You fire an arrow, you subtract it from the quantity on your sheet (5 seconds work). You eat a day's rations, you reduce your rations by 1 (5 seconds work) AND you subtract 1 or 2 pounds from the weight you are carrying (also 5 seconds work). You come across a hoard of loose coins, mostly copper. NOW you have to have a conversation in group about how to carry that.
 

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Why don't you just use a digital character sheet? Any of the good ones will track encumbrance for you and the players and then you get what you want (tracking the minutia) and the majority of players get what they want (not tracking minutia).
 

Why don't you just use a digital character sheet? Any of the good ones will track encumbrance for you and the players and then you get what you want (tracking the minutia) and the majority of players get what they want (not tracking minutia).
I am old school. I always use paper and pencil when I play or DM. But I would be screaming at the tide coming in if I tried to stop players from using digital char sheets. If the good ones so indeed track this stuff, even more reason why players should not whine about it.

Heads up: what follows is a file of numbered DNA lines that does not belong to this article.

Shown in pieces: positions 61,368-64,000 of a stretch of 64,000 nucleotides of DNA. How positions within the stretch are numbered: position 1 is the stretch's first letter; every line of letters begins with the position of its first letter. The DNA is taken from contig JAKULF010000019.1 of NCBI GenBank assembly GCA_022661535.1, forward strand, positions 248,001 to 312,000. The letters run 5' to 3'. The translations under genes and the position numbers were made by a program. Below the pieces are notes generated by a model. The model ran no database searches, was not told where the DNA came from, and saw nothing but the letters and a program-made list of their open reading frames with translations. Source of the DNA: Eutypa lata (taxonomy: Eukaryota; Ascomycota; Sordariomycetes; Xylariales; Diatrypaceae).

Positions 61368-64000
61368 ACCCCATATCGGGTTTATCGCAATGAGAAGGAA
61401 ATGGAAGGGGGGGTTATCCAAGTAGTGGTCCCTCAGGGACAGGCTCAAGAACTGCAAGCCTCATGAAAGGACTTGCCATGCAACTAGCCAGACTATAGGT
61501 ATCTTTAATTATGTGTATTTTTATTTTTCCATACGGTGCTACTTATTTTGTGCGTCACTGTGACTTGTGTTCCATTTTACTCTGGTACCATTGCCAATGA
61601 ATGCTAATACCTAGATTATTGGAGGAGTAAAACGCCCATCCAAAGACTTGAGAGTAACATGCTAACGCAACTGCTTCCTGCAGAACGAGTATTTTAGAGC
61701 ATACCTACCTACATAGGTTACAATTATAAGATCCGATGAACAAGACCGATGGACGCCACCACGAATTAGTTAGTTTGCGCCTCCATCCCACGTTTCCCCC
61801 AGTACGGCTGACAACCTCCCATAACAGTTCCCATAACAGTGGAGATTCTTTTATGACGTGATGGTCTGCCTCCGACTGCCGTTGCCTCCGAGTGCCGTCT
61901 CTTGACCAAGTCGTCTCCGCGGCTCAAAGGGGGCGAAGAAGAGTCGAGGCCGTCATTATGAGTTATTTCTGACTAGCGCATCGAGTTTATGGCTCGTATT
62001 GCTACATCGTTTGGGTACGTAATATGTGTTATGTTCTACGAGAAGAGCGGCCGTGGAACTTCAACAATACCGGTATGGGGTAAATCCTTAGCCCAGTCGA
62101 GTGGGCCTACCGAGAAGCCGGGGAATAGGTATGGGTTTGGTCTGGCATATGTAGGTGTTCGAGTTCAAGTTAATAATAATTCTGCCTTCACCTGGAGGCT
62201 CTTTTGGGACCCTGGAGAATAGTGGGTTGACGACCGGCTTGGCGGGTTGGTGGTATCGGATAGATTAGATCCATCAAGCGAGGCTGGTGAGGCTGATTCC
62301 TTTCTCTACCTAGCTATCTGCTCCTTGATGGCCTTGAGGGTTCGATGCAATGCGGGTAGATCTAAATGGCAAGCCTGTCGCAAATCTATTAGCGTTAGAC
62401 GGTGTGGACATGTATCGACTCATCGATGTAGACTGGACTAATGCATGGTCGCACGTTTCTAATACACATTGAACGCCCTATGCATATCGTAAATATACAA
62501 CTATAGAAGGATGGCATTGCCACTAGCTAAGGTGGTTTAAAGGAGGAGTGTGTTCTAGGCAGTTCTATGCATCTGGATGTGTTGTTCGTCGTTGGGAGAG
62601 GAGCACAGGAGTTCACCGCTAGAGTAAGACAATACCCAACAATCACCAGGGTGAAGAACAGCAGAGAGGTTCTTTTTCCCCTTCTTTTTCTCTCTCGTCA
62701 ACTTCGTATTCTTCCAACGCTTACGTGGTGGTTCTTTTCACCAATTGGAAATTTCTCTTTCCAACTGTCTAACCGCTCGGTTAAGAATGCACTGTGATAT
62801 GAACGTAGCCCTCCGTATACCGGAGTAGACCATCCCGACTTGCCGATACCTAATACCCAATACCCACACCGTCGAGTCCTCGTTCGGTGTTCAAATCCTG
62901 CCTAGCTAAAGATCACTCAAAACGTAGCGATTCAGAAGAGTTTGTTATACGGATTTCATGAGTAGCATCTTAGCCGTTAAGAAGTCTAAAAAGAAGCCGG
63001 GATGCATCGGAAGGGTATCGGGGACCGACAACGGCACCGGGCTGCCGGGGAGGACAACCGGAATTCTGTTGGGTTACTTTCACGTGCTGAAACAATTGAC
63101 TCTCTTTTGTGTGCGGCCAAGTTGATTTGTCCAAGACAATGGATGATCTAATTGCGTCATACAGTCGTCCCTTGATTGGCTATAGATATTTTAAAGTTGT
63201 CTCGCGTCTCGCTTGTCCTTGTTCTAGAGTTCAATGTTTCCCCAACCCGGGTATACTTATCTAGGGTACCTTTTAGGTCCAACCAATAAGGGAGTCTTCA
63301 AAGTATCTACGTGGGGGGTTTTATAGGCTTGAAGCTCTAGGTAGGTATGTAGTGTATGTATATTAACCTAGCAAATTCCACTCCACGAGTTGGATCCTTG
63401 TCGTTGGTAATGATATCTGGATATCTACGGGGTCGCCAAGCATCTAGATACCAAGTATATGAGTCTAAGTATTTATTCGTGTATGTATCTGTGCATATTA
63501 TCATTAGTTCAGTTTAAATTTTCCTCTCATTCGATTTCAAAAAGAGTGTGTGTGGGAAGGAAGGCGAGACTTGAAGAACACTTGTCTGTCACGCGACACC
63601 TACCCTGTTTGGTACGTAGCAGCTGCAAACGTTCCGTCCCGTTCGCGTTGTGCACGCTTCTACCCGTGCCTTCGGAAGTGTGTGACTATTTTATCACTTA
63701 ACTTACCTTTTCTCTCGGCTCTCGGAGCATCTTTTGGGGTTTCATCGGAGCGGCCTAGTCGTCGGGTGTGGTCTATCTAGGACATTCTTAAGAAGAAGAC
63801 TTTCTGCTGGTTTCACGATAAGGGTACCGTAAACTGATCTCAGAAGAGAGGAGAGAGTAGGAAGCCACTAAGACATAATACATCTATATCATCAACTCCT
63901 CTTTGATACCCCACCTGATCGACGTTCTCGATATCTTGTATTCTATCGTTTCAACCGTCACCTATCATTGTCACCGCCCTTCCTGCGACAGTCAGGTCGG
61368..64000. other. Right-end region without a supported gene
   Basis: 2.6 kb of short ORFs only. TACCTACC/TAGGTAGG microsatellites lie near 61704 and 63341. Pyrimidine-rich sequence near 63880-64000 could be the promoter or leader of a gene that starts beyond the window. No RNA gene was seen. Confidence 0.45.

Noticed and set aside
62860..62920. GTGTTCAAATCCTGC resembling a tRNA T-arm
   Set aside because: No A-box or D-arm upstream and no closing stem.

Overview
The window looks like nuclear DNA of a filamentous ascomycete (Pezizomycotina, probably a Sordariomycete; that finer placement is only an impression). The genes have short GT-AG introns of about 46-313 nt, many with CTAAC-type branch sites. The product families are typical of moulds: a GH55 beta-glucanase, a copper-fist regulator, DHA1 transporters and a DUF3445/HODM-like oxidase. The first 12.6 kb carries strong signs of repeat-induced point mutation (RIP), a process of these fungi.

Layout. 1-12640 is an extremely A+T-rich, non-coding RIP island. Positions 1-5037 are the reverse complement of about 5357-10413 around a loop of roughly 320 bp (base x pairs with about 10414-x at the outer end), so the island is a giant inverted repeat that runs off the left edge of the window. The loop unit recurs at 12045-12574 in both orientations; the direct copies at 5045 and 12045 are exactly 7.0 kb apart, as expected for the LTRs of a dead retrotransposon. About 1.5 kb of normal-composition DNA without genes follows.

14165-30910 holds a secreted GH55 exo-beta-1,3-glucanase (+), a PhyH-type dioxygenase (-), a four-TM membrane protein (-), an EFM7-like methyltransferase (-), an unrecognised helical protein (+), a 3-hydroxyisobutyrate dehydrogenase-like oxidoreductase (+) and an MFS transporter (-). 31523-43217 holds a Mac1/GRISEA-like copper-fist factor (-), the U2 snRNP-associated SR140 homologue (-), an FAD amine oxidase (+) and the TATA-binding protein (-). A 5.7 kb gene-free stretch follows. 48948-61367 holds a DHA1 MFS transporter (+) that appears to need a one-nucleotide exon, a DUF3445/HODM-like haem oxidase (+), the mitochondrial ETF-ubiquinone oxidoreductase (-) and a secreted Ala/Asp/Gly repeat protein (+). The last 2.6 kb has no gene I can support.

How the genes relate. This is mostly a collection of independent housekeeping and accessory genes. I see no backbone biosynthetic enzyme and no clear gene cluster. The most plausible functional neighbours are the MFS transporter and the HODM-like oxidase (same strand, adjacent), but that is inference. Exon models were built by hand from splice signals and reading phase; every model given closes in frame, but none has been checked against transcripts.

toucanbuzz

Legend
We handle backpacks, sacks, etc., by using slot encumbrance. If you track what comes in starter backpacks, it matches quite well. Encumbrance is as much a matter of space as it is weight.
 

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el-remmen

Moderator Emeritus
The thing is, and I believe you agree with me on this, is that once the baseline, (the initial homework) is done, re: the weight of items being carried, or tracking ammo, or rations, maintaining those numbers are trivial.

You fire an arrow, you subtract it from the quantity on your sheet (5 seconds work). You eat a day's rations, you reduce your rations by 1 (5 seconds work) AND you subtract 1 or 2 pounds from the weight you are carrying (also 5 seconds work). You come across a hoard of loose coins, mostly copper. NOW you have to have a conversation in group about how to carry that.